Thursday, September 6, 2007

In the dying light in a pauper’s eyes

MANILA, Philippines -- The absent one. This was how Mother Teresa referred to that absence that she felt in her life during her 50-year dark night of the soul.

Where was the beloved, the one for whom she poured out the substance of her life, the one supposed to give meaning and purpose to her selfless daring to love the world’s most abandoned?

Mother Teresa’s own revelations, kept and hidden even after her death 10 years ago, and made public just recently in a book (“Mother Teresa: Come Be My Light” edited by Rev. Brian Kolodiejchuk), are now the subject of scrutiny and speculation, even of awe. It is Time magazine’s cover story this week.

But this happens to those who tread that mystical twilight zone reserved for the highly spiritually evolved among us. It is a price they have to pay. They have been privileged to experience the divine so intensely and intimately. And when the peak experiences that have led these chosen ones to do daring acts of love, when the ecstasy and consolation are withdrawn, when from lush orchards they are led to deserts, barren and desolate, there is no balm for the pain. Worse, there can be neither feeling nor non-feeling. Just a yawning absence.

But what made Mother Teresa’s dark night so different from that of other known mystics was that it went on for a long stretch of 50 years. And despite this trial, she held on to what she believed she must do -- to love what the world deemed unlovable -- even while she herself was going through a seemingly “loveless” existence.

“Where is my faith -- even deep down right in there is nothing, but emptiness and darkness. My God, how painful is this unknown pain…”

Hers was blind faith in its truest form, faith threatened but, ah, roaring with a fury. She pushed on, making the world believe what must be believed -- that God loves unceasingly and so must we -- and put aside how her own soul felt. She never expressed her doubts openly, except to her spiritual guides.

Was she lying then when she constantly spoke to the world about that great love that quenched her and sustained her work? Was she lying when she inspired others to seek that love and respond to it, and also spend their lives like she did?

Indeed, countless others have followed Mother Teresa’s path to those who are hidden and hideous to the world’s eyes. The thousands who, over the years, have joined or worked with the Missionaries of Charity (the congregation she founded in 1948) are proof that the divine love that she missed was not absent. It was at work.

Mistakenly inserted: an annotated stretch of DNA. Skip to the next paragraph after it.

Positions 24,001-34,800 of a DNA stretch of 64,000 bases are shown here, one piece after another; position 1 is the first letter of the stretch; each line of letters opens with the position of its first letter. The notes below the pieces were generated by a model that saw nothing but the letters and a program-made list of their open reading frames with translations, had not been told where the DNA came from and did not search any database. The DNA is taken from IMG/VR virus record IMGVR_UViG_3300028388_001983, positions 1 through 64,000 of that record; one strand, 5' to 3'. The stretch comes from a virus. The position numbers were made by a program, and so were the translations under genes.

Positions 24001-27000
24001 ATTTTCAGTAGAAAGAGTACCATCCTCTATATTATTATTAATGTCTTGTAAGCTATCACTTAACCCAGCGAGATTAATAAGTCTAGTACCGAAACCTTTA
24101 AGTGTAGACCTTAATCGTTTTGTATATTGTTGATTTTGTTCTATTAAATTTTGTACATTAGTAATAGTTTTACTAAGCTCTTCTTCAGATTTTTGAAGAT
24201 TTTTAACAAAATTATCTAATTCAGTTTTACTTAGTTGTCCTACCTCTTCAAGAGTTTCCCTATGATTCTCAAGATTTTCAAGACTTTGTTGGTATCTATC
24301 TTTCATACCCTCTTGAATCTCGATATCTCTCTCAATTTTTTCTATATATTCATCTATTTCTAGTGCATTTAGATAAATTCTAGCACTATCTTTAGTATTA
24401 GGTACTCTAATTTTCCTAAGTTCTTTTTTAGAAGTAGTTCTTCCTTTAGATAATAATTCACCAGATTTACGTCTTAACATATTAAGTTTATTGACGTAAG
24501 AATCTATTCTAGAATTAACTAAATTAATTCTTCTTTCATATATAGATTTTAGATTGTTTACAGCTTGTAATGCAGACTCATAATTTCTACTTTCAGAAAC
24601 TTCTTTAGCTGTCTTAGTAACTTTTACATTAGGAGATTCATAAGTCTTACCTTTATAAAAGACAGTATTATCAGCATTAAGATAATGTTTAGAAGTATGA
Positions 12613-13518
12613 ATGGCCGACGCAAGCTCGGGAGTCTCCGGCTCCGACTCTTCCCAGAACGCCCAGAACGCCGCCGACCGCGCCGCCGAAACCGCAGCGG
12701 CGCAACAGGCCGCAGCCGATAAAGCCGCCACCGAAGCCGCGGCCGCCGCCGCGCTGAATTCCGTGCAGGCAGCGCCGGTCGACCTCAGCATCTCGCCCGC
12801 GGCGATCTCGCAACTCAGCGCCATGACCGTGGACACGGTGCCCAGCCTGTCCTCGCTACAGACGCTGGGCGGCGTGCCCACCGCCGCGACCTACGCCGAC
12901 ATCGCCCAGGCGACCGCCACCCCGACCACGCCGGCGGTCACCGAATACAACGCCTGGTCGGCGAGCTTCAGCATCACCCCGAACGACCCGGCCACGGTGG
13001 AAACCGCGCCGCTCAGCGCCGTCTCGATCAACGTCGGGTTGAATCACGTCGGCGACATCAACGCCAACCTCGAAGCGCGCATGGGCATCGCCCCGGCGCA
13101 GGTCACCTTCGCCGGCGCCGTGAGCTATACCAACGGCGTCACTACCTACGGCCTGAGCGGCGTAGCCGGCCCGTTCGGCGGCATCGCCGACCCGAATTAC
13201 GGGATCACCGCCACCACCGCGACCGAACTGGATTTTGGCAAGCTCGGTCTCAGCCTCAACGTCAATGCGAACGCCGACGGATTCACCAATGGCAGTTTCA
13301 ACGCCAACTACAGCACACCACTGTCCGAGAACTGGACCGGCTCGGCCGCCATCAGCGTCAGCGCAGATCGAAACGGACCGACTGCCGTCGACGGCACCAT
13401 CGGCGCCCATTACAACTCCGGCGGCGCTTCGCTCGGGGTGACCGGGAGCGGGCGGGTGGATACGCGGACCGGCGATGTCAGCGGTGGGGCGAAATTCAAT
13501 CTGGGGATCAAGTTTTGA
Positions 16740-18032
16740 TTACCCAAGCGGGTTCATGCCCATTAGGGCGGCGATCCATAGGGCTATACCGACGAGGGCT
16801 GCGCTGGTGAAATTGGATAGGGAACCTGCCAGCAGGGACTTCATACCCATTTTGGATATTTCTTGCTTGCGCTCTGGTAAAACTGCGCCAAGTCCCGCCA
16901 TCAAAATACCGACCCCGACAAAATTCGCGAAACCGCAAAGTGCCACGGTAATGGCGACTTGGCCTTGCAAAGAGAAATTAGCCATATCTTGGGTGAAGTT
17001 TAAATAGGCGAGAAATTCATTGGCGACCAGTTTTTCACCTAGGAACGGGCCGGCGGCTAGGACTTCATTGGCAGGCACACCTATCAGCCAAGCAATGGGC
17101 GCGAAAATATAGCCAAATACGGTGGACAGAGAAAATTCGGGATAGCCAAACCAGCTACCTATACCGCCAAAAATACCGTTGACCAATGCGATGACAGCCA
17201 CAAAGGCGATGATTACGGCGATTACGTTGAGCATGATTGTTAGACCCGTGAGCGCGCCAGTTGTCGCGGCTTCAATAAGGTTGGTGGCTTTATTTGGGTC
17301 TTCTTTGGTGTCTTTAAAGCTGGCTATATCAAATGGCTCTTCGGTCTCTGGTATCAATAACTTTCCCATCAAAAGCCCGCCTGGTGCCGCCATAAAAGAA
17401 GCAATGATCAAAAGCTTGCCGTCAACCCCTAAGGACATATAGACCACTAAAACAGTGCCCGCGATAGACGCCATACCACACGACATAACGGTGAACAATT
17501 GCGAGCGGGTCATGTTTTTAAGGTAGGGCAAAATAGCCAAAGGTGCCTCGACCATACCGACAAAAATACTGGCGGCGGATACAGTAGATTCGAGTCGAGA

Heroic indeed are those who do acts of sacrificial love even when love -- the feeling -- has hidden beneath the ruins. That is the real test. Mother Teresa surpassed the test. She was like an athlete who made it first to the finish line despite injuries and doubts.

It is with some guilt that I go over the words she wrote me many years ago. She responded to my scathing letter (in which I enclosed a biting statement from a Filipino religious) about how she “held hands with the dictator Marcos.” It was the late 1970s, the Philippines was under martial rule and I did not like the way the dictatorship feasted on her presence and made her the face of compassion, how she allowed herself to be used. I was an admirer of that “something beautiful for God” that she was doing and that was precisely why I wrote her. I was disappointed and angry when she came and was swept into the arms of the conjugal dictatorship.

I was young, impetuous. I mailed my letter in India and I received her response while I was still there. From Calcutta, she sent me a stinging handwritten response. It was not short and sweet. Here is a paragraph: “I had not gone to your country to discuss politics, not to preach justice, but just to serve: to feed the hungry, clothe the naked, give home to the homeless -- that is all. To be able to do this, ours is a life of prayer and action and so we proclaim Christ to the poor… It is easy for you to preach the theology of Liberation and Justice with full stomach and well rested bodies, but our people in Binondo and other places around the world have to suffer the pain of hunger plus the discontent you have created in their lives. For me this is the greatest injustice done to the Poor….” And more.

I did write about that exchange (“Mother Teresa’s strong letter to me,” Sept. 11, 1997) shortly after she died.

All those years, she was painfully and secretly seeking her God. In the vastness of all the hiding places, in the immensity of a million faces, in the dying light in a pauper’s eyes.

I am sure, in death, she found the Absent One at last. This God who had walked her across sandstorms and rainstorms, across fields turned white by lightning, this God who had walked her to the edge and bade her to cross alone. And then was gone.

In death, she arrived at last and realized The Absent One had been waiting.

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Bravo, Bacolod and Dumaguete, for inviting the Manila Symphony Orchestra, the oldest in Asia, now composed mostly of young, talented musicians, for concerts. (La Salle-Bacolod yesterday and Silliman U on Sept. 7 and 8.) Helen Quach conducts. This is Quach’s second coming this year, after a 16-year absence. The Saigon-born Chinese-Australian conductor, the toast of the stage for decades since she was in her 20s, later had to go through her own “dark night” and journey toward healing. (We wrote about this in the Sunday Inquirer Magazine, May, 29, 2007.)

Get a jolt in the soul from Beethoven, Grieg (with pianist Cristine Coyiuto) and Tschaikovsky. Bravo to St. Scholastica’s College that provides a home for MSO and hones orchestral talents. The music will live on.

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